Since auto-enrolment commenced back in 2012, employees around the UK have been benefitting from contributions paid into their pensions by their employers. This, combined with the new pension freedoms allowing anyone over the age of 55 to take out their entire pension amount as a lump sum, paying no tax on the first 25%, has made pensions an increasingly attractive savings vehicle.
Below we look at some of the considerations of workplace pensions.
Arranged by employers, rather than the individual or the state, workplace pensions combine payment contributions from both the employee and the employer. Under the current auto-enrolment rules, the minimum level of contributions is 5% (with at least 2% paid by the employer), which is set to rise to 8% from April 2019, of which at least 3% is paid by the employer.
There are two main classes of workplace pensions:
Defined Contribution (DC) or Money Purchase Schemes – income on retirement is determined by the amount of money contributed, any related charges or fees and the stock market performance of the fund in which the pension is invested. Typically found in the private sector.
Defined Benefit (DB) – income on retirement is effectively guaranteed by the employer and is predetermined by a formula based on the employee’s earnings history, tenure of service and age. These types of schemes are becoming less common, as many organisations offering these have been closing them in recent years. Typically found in the public sector.
Employers are also required to periodically re-enrol eligible staff who chose to opt out – this occurs every three years after the employer’s initial staging date.
With an aging population, and experts raising concerns over the sustainability and affordability of our state pension system, private and workplace pensions are providing a welcomed source of additional retirement income. With people spending more years in retirement, an increase in the state pension age and greater flexibility in working patterns, access to a workplace pension forms an integral part of an attractive financial benefits package.
As one of the mostly costly components of a business’ remuneration package, after basic salaries, it is important that pension schemes are implemented in a way that results in them being viewed as a valuable addition to the company’s overall profile.
Director at Finura, Nathan Mead-Wellings comments: “Since the advent of auto-enrolment, the key consideration for businesses isn’t whether to offer a workplace pension scheme but to determine the details of the scheme itself and which one is best for the organisation and its employees. In some cases, we are seeing companies implementing increased contributions or an increased matching scheme in order to differentiate themselves from other employers in the market and use their pension scheme as a tool to boost staff retention rates.”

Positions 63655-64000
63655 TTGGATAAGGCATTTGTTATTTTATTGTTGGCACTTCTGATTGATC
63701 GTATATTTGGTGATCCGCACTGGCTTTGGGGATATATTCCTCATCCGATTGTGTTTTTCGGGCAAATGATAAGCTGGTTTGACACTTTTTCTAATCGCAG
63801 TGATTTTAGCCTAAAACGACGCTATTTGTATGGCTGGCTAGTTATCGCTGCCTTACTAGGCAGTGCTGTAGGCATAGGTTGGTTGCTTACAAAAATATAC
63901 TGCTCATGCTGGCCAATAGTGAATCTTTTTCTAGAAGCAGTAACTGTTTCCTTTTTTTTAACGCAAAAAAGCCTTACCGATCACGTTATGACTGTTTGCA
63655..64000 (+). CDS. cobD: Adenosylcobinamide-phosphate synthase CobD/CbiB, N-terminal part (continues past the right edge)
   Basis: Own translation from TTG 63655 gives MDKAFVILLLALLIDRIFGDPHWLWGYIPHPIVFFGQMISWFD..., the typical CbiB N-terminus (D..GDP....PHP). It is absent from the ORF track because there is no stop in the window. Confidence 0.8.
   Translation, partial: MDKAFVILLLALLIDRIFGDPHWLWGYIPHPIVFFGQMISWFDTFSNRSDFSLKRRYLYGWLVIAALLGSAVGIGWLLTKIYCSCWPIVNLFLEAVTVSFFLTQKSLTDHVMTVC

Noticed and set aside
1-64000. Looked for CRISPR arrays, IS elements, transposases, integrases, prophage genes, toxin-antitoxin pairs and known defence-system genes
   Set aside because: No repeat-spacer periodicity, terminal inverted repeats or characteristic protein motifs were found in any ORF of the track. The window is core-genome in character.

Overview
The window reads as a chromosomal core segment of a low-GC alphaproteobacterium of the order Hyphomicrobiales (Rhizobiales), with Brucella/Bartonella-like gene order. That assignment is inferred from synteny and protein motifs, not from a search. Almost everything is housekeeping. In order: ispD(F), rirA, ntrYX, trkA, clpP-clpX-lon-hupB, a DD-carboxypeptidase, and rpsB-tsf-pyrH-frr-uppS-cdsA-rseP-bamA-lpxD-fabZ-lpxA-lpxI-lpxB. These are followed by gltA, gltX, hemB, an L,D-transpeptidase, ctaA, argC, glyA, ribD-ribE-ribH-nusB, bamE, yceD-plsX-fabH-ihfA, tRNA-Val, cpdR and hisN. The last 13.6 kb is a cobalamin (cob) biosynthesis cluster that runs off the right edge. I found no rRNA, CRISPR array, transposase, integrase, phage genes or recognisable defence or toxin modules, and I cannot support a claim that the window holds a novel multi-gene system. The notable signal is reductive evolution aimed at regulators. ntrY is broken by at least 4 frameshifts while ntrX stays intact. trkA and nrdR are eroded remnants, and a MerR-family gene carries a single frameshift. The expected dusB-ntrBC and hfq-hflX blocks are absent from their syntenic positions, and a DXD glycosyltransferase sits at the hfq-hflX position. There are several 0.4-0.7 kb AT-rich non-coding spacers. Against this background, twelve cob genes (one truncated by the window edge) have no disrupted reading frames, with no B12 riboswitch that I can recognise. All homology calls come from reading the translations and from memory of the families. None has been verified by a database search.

For a pension scheme to be effective, its value needs to be understood by those who will benefit from it. Behavioural research has shown that workers tend to under-value rewards that they cannot experience immediately. As such, it is important that employees can visualise how the scheme is going to assist them in meeting their future financial objectives. This can be achieved through a combination of effective communication and financial education, helping employees to understand how the scheme works and the benefits of planning for their future financial wellbeing. It has been shown that employees with reduced concerns over their financial future have improved mental wellbeing and perform better at work.
It is also important to consider a scheme that fits with a wide range of employee circumstances – whilst older employees are more focused on what is being paid into their pensions now, younger employees may be more concerned with saving for a house deposit. In these circumstances, a flexible benefit scheme that allows employees to alter their levels of contribution depending on what stage of their work and life cycle they are at, for example, may be a potential solution.
Nathan adds: “Depending on the level of responsibility that employers wish to take for their employees’ financial security, there are a variety of workplace pension strategies that you can take. Whether it be a defined contribution, a defined benefit or hybrid arrangement, we can help businesses formulate a solution that works for both employer and employee and that minimises the impact of pension implementation on your business.”
If you would like advice on how to implement a workplace pension for your business, please contact Finura.
Articles on this website are offered only for general informational and educational purposes. They are not offered as, and do not constitute, financial advice. You should not act or rely on any information contained in this website without first seeking advice from a professional.
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